Something was clearly brewing this Independence Day.
I counted it a bit more of good luck when Christine, the lady at the security gate to Hayward Field, told me that, while she’s been living in Oregon for quite a few years now, her roots continue to stretch all the way back to Hazlet, New Jersey (Exit 117) and she’d never, ever let them be snipped away.
Attention Garden State Parkway drivers/riders: Neptune is Exit 100A / B.
Let it be known that Shore AC is, of course, the ancestral track club, too, of Neptune’s Ajee Wilson. She represented Shore AC at some of her early Nationals. And she’s so aware of the legacy she’s forever building that she’s already donating heaps of her hard-earned trophies to the top performers at the Shore AC summer all-comers meets held at, where else?, Neptune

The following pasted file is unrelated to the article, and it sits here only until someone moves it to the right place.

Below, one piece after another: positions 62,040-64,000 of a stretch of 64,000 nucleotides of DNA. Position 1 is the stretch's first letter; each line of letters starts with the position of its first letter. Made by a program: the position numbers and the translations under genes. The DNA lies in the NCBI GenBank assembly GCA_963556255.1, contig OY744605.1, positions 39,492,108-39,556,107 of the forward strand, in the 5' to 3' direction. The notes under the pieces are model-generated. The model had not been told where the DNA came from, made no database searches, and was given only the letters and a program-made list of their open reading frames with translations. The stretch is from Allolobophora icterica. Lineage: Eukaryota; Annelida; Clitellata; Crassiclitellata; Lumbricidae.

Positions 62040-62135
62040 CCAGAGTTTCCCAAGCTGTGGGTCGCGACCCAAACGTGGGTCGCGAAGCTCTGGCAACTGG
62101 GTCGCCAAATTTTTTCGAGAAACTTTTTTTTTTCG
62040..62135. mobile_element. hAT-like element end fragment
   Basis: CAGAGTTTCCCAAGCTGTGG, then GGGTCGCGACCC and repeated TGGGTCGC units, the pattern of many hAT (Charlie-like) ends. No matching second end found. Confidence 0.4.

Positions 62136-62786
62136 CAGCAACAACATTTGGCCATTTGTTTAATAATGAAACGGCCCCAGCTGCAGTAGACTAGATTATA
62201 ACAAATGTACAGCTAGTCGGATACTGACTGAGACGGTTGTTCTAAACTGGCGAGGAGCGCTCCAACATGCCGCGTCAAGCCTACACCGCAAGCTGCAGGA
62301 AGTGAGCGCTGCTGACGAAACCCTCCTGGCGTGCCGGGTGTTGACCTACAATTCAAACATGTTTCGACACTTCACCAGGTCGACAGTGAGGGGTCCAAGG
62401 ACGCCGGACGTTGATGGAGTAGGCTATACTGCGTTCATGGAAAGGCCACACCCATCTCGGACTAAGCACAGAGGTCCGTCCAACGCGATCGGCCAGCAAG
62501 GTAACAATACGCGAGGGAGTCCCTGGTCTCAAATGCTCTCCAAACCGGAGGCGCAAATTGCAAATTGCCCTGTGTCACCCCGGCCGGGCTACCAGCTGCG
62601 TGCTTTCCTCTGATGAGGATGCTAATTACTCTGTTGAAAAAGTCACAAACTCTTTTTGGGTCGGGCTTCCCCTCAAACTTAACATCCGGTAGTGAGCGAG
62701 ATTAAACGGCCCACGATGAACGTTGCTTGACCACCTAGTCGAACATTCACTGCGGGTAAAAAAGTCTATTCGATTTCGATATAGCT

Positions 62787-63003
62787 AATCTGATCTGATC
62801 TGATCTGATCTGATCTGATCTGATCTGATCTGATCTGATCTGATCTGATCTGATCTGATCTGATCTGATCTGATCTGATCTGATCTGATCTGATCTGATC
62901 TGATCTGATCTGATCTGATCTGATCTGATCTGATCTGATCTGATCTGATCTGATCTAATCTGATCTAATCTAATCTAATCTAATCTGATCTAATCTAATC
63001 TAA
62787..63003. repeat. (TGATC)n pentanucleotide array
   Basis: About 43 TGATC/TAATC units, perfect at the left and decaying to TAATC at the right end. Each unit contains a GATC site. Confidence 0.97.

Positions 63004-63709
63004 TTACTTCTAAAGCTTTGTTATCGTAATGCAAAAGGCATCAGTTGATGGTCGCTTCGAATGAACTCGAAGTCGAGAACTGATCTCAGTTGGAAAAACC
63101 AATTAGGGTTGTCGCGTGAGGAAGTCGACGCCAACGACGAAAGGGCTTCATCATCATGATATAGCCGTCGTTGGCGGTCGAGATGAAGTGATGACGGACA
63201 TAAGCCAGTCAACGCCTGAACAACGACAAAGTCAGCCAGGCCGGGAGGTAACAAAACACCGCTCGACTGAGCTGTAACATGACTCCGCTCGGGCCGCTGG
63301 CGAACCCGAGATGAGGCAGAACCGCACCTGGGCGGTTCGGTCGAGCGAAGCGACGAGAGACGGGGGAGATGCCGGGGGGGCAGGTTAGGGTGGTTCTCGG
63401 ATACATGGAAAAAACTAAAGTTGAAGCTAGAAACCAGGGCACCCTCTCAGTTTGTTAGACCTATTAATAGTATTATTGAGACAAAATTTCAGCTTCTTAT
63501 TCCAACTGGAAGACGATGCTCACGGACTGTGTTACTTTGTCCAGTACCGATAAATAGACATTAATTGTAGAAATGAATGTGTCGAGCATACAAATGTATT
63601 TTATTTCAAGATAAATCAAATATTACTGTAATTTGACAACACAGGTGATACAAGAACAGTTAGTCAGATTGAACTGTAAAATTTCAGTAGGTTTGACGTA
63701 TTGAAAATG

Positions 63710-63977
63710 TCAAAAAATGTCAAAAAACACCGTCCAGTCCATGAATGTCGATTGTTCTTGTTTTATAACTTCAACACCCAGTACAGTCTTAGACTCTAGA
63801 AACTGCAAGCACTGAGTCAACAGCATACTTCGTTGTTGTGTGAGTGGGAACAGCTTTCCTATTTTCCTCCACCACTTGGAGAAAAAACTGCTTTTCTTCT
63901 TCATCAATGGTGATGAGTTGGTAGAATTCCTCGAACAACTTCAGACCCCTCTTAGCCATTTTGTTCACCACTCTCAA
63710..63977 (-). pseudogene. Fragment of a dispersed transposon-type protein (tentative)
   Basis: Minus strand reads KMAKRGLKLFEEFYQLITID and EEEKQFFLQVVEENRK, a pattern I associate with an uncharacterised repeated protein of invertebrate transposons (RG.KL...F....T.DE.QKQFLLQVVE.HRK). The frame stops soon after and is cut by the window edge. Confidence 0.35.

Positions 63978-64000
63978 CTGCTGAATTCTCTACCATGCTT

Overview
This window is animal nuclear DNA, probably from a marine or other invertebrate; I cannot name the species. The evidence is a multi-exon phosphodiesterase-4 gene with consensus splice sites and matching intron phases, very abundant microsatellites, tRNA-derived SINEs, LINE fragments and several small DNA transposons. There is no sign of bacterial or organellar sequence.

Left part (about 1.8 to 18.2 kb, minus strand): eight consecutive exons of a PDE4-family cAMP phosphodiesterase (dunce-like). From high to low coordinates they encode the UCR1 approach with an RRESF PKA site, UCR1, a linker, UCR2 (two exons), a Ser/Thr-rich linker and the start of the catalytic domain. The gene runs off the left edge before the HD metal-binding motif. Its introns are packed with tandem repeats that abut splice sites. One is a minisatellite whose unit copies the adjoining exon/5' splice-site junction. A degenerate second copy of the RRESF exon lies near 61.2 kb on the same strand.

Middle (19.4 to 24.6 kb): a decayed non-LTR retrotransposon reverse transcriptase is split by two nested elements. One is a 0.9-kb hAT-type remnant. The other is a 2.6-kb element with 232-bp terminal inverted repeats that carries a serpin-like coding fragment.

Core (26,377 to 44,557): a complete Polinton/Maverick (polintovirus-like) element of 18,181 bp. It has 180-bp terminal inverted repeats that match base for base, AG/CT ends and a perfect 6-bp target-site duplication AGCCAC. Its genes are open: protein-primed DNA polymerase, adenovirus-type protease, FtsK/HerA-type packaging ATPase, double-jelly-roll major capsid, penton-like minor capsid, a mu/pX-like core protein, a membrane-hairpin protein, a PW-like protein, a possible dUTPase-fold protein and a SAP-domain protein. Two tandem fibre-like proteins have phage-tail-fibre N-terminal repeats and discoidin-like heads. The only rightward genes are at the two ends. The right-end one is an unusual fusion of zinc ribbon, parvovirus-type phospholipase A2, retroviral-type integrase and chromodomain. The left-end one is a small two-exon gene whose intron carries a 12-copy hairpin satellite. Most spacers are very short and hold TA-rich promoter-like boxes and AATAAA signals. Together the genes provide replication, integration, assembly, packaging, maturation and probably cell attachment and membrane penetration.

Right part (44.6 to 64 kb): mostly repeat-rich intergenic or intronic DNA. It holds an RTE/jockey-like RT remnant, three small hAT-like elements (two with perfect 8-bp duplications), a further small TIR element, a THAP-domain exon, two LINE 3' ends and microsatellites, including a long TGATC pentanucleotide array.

Oh, did you know that Ajee’ Wilson had all the makings of a child-prodigy, world-class racewalker? As seen at those all-comers meets. Or until she discovered the greater joy
of middle-distance running.
I had long mulled “was this really the right call, the best call?” when Ajee’ Wilson politely declined the scholarship offer of Florida State University – and array of other
suitors – to sign a three-striped, professional contract with the adidas Co.
I shuddered a bit, but then applauded when I learned the contract assured her tuition to Temple University, where she is now just a few credits shy of graduation.
Dutifully armed with proper press credentials, I have since tracked this now 22-year-old’s
progress from the vista of working press tribunes and mixed zones ranging from New York to Albuquerque to Boston to Philly to Moscow to Nassau/Bahamas, to Eugene, and a whole bunch more lively locales.
And what a progression it’s been. Junior Olympic champion. Shore Conference and NJSIAA (scholastic) champion. World Youth Champion. World Junior Champion. World Relays Champion. World Outdoor Championships finalist. World Indoor Championships silver-medalist. World (year-list) leader (at 1:57.67 in 2014.)